Are we done with 2011?: Funding, that is. And the answer’s not quite. With the measure to finance the government for the rest of the fiscal year not released until early, early Tuesday morning, the House is now set to take up the measure on Thursday

For their part, lawmakers on both sides of the aisle used part of their Tuesday to plant their flags on the issue. On the left, Sen. Bernie SandersBernie SandersThe Memo: Trump team pounces on Biden gaffes The Hill's Campaign Report: US officials say Russia, China are looking to sow discord in election Warren urges investment in child care workers amid pandemic MORE (I-Vt.) said he’d oppose the measure, while Rep. Jason ChaffetzJason ChaffetzThe myth of the conservative bestseller Elijah Cummings, Democratic chairman and powerful Trump critic, dies at 68 House Oversight panel demands DeVos turn over personal email records MORE (R-Utah) indicated he would do the same, albeit for very different reasons

Staying in the Beehive State, Sen. Orrin HatchOrrin Grant HatchSenate GOP divided over whether they'd fill Supreme Court vacancy  Five takeaways as panel grills tech CEOs Trump awards medal of freedom to former congressman, Olympian Jim Ryun MORE, a Republican, took to Twitter to ask for input on the matter. And Rand Paul has even left open the option of filibustering the measure, assuming it makes its way over from the House. All that said, Rep. Eric CantorEric Ivan CantorTrump taps pollster to push back on surveys showing Biden with double-digit lead Bottom Line The Democrats' strategy conundrum: a 'movement' or a coalition? MORE (R-Va.), the House majority leader, said the legislation would make its way through his chamber, and with strong GOP support.

Paging Elizabeth WarrenElizabeth WarrenBiden campaign says no VP pick yet after bike trail quip Biden edges closer to VP pick: Here's who's up and who's down Democratic convention lineup to include Ocasio-Cortez, Clinton, Warren: reports MORE: The White House is having some trouble finding that first head of the Consumer Financial Protection Bureau, The Wall Street Journal reports. Some of the names mentioned include former Democratic senators (Ted Kaufman of Delaware) and members of the Federal Reserve board (Sarah Bloom Raskin). And of course, the president could just decide to tap Elizabeth Warren, who is now working to get the bureau up and running and whose selection would almost certainly not be well-received on the right.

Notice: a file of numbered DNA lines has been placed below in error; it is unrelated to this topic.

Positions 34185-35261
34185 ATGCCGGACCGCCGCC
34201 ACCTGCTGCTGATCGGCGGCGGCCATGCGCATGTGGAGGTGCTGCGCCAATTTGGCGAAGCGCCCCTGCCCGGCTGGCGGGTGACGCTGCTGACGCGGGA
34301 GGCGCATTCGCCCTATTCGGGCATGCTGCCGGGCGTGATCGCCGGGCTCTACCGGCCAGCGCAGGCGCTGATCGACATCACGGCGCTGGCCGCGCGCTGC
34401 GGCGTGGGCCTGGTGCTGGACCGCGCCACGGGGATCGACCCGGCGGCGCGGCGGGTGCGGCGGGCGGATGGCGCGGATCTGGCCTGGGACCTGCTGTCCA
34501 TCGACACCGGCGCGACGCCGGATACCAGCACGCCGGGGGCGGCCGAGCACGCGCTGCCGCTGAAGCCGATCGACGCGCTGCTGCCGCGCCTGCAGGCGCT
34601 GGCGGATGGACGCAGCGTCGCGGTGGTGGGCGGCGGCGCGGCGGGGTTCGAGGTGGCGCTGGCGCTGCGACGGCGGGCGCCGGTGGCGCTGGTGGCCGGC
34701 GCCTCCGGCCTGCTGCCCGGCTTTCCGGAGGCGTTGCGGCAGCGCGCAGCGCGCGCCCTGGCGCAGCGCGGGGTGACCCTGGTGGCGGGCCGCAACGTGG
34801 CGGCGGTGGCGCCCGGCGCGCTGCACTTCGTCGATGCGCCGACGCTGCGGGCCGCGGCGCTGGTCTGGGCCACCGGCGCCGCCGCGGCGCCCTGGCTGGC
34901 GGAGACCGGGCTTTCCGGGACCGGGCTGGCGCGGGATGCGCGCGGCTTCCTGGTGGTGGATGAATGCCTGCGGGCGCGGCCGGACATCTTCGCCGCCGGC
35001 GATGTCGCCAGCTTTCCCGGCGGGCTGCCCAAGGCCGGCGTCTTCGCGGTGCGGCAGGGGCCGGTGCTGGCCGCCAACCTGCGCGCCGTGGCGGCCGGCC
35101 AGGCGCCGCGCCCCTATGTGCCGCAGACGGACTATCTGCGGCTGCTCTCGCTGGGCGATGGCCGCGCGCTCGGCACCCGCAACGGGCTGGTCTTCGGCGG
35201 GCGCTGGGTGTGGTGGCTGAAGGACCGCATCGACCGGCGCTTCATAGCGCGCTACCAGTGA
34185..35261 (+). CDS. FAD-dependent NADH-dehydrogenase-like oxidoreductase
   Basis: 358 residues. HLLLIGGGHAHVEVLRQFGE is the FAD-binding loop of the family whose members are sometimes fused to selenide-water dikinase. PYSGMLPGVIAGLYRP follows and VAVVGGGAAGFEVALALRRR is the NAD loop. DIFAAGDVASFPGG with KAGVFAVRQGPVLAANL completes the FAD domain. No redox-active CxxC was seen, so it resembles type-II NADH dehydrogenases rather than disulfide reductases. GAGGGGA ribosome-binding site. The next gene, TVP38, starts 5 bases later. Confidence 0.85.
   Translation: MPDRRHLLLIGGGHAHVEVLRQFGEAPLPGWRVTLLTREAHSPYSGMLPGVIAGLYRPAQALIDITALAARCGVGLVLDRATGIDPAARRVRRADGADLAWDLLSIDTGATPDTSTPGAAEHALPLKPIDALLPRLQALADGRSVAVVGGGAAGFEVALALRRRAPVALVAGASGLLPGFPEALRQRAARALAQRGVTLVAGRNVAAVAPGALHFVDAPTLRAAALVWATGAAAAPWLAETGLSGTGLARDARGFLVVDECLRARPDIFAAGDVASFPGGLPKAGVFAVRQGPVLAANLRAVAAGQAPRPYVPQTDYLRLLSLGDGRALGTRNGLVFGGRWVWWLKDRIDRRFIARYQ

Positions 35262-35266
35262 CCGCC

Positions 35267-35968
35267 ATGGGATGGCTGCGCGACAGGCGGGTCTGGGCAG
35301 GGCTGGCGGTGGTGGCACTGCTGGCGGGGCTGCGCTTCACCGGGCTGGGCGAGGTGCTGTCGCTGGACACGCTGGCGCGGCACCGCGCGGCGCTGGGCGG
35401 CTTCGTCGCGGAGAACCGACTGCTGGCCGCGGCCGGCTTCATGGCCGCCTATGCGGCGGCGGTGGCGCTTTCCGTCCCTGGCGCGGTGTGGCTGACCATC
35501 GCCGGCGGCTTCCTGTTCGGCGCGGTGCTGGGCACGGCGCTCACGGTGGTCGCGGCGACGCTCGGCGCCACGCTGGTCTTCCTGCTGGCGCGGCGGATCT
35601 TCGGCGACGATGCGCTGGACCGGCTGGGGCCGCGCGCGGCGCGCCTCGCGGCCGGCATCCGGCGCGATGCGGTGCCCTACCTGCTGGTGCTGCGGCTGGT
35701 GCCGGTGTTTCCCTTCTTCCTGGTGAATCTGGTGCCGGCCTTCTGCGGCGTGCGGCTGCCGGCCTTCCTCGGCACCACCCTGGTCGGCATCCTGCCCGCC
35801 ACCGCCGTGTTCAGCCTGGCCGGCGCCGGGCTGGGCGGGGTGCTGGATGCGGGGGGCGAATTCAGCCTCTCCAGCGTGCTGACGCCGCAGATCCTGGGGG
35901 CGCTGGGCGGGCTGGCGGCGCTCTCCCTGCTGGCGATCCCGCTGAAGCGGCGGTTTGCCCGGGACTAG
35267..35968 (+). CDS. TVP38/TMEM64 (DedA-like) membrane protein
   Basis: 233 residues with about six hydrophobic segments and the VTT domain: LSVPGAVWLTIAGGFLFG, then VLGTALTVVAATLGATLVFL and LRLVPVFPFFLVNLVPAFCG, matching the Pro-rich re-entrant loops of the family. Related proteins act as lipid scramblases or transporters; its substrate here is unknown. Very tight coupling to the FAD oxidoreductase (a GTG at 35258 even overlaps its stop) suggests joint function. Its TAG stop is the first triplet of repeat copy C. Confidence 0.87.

On the Money’s Tuesday:

— Was something happening last week? The budget and economy returned to center-stage, news-wise.

— Former Treasury official: Talk of not raising debt ceiling plain “nuts.”

— About that: Rep. Steny Hoyer, unprompted, says voting against debt-limit hike was wrong.

— Fiscal 2011 spending bill allows for greater CFPB examinations.

— Rep. Chris Van Hollen: Look for the House Democrats’ 2012 budget tomorrow.

— Corporate-only tax reform would likely injure small businesses, Ernst & Young says.

— Democratic lawmakers take on the gender pay gap

— NAACP clarifies on Durbin amendment: We’re not opposed to implementation, but the Fed needs to review proposed rules…


— ...But high-tech companies join the anti-Durbin crowd.

— Liberal think tank: Regulations don’t impede job creation, despite what the GOP says.

— Sens. Barbara BoxerBarbara Levy BoxerBottom line Polls show big bounce to Biden ahead of Super Tuesday Sanders poised for big Super Tuesday MORE and James InhofeJames (Jim) Mountain InhofeSenate GOP divided over whether they'd fill Supreme Court vacancy  Controversial Trump nominee placed in senior role after nomination hearing canceled Chamber of Commerce endorses Ernst for reelection MORE team up on a jobs measure.

— The trade deficit narrows, though less than expected.

— And it’s Tax Freedom Day!